Roseneath Park Expansion and Improvements
Brown and Storey Architects perform many different types of architectural and urban design initiatives in which there are no client or commission; we work with a range of community groups and organizations that enable us to create solutions aimed at community needs. As part of the City of Toronto’s Oakwood-St. Clair Parkland Study, several community organizations identified Roseneath Park as a site for potential improvement, including:
- Northcliffe Village Residents’ Association
- Regal Heights Residents’ Association
- Regal Heights Village BIA
- St. Chad’s Anglican Church
Roseneath Park: Existing Conditions
No Frills Parking Lot
The parking lot consumes the once present Alberta Ave right of way, in favour of an access road serving No Frills and access to the dispersed parking lot. The parking lot on its east and west edges extends parking spaces to an engineered wall and upper sloped landscape, the former creek’s historical banks. This “abandoned” space is undeclared and currently forms a screen to the adjacent residential backyards. Similarly, the parking lot’s northern boundary to the park is abrupt and unarticulated. In winter, a snow storage boundary confronts the park. The parking lot itself is treeless and exposed to weather extremities.
Access through the parking lot from St. Clair Ave is unmarked as a pedestrian space. Eventually, it extends into the existing Roseneath Park, effectively dividing the park into two sides. The expansive scale of the parking lot overwhelms the site with excessive asphalt. It also separates Roseneath Park in a highly conflicting way, making the southern edge of the park more of a barrier and boundary between itself and the parking lot. This same condition occurs at the park’s east and west ends, where the former slopes reduce the park’s organization to unusable edges lacking function and activity.
Paired Corner Condominiums
Two new condominiums are being built at the parallel corner location of Alberta Ave and St. Clair Ave. While the condos benefit from the partial street that is between them for access to their underground parking garages, they do not contribute spatially to a larger idea of the site. An improved new spatial matrix that includes the park expansion would complement and complete the condominium’s locational authority. These new residential neighbours also suggest a need to accommodate more open green space and public amenities. The potential for expanding Roseneath Park from its current size of approximately 2400m2 to double its size, 4800m2, would greatly strengthen the park’s position and attractiveness as a destination park serving the larger St. Clair precinct.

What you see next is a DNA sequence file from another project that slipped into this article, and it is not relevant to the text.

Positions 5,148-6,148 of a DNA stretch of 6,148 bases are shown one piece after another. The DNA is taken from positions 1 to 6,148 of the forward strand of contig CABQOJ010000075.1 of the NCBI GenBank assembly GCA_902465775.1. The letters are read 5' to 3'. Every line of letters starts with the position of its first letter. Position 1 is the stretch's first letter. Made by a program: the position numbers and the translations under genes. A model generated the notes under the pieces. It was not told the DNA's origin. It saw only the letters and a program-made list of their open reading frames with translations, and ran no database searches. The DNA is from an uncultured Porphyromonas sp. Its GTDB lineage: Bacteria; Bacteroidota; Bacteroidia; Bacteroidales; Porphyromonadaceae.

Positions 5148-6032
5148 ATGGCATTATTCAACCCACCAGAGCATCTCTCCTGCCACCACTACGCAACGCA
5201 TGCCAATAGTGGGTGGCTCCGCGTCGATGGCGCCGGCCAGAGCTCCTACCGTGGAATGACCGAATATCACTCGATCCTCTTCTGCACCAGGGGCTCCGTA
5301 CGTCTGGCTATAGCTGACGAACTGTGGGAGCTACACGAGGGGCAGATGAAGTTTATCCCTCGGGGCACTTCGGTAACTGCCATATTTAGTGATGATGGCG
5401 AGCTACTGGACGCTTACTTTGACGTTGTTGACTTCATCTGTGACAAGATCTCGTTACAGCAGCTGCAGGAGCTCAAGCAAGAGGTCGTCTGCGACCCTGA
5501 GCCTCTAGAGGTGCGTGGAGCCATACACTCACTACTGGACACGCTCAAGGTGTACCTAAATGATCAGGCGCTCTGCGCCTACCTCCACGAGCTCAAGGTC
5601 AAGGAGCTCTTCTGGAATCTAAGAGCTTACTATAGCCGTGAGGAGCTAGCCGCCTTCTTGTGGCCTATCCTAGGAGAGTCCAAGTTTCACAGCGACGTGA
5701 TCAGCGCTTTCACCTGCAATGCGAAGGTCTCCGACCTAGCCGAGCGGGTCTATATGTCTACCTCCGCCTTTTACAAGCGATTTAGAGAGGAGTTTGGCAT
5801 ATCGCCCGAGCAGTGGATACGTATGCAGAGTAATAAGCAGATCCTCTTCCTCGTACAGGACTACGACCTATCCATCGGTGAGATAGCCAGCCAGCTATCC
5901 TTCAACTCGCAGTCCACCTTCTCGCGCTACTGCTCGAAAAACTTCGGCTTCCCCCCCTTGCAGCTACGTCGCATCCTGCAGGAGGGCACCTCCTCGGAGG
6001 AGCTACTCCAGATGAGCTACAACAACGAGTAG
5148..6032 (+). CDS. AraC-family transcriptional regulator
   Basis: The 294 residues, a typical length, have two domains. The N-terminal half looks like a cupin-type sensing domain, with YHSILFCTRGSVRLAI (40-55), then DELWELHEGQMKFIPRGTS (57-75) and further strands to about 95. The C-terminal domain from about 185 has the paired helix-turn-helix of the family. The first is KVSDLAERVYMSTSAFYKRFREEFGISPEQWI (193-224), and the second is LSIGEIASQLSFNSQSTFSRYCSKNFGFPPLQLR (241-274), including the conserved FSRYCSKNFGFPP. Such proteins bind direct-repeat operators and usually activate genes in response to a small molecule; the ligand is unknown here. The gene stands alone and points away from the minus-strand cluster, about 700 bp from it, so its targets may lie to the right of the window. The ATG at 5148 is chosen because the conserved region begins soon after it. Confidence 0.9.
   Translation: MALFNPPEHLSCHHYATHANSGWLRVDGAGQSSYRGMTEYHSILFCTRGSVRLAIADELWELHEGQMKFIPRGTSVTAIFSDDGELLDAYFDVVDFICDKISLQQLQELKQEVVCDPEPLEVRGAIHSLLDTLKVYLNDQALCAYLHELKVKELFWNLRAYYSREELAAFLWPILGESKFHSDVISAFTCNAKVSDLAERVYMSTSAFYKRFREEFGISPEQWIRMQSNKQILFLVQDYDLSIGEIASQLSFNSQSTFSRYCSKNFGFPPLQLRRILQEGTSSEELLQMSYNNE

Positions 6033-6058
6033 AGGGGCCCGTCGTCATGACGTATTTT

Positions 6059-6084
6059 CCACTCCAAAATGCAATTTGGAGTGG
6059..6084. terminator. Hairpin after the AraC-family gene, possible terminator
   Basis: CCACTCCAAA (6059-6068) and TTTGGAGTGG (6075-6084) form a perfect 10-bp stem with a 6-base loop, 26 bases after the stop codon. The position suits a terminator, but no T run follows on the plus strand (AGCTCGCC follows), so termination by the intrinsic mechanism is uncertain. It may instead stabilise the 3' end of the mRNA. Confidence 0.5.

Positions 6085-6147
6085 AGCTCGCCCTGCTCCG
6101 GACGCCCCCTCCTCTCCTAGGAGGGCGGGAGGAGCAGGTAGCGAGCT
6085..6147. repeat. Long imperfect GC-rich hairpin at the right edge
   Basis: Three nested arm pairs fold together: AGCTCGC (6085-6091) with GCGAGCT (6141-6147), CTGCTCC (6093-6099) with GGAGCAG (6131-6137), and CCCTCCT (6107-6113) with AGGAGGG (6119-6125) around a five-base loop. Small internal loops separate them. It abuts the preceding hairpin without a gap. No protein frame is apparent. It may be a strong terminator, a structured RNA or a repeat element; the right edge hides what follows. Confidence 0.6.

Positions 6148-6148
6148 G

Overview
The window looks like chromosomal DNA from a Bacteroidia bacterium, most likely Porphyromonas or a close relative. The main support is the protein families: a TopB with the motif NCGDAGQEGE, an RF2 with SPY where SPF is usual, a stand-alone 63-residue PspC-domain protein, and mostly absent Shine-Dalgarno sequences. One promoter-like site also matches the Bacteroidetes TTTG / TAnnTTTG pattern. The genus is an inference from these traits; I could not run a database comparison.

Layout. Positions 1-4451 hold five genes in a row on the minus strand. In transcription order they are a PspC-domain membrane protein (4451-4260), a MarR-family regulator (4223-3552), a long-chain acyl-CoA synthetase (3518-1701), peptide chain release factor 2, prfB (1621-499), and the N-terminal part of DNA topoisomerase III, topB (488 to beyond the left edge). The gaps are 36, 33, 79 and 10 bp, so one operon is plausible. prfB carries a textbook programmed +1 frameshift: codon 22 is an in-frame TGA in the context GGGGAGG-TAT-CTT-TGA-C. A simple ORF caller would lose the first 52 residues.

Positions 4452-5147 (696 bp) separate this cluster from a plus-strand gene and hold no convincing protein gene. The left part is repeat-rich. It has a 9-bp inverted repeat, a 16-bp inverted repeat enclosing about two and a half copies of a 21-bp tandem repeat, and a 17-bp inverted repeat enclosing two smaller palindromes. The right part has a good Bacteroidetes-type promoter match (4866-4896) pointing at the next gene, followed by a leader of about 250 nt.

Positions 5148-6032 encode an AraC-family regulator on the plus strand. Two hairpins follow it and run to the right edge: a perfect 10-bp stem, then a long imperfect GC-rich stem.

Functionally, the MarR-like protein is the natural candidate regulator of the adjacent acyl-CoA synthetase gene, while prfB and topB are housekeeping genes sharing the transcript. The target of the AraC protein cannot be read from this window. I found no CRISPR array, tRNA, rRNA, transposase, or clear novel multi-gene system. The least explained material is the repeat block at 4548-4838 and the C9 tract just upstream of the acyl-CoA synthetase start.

With the new proposed twin condos on either corner of Alberta Ave, the question becomes, what improvements does the street gain with these new developments? Currently, the street is serving No Frills with parks on both sides of it by the way the street vanishes into a swath of asphalt, extended north, only stopping at the start or boundary of Roseneath park with a ramp.
The street does not support pedestrian use or distinguish between vehicular and pedestrian spaces. Although the new condos feature sidewalks and access to the underground parking, the street is not continuous; it doesn’t go through the park, but does have alignment to its extension north of Glenhurst Ave. The real possibility has to do with how the space of the right of way and how it is organized.
Overall Views of Proposal
New Pavilion and Public Washrooms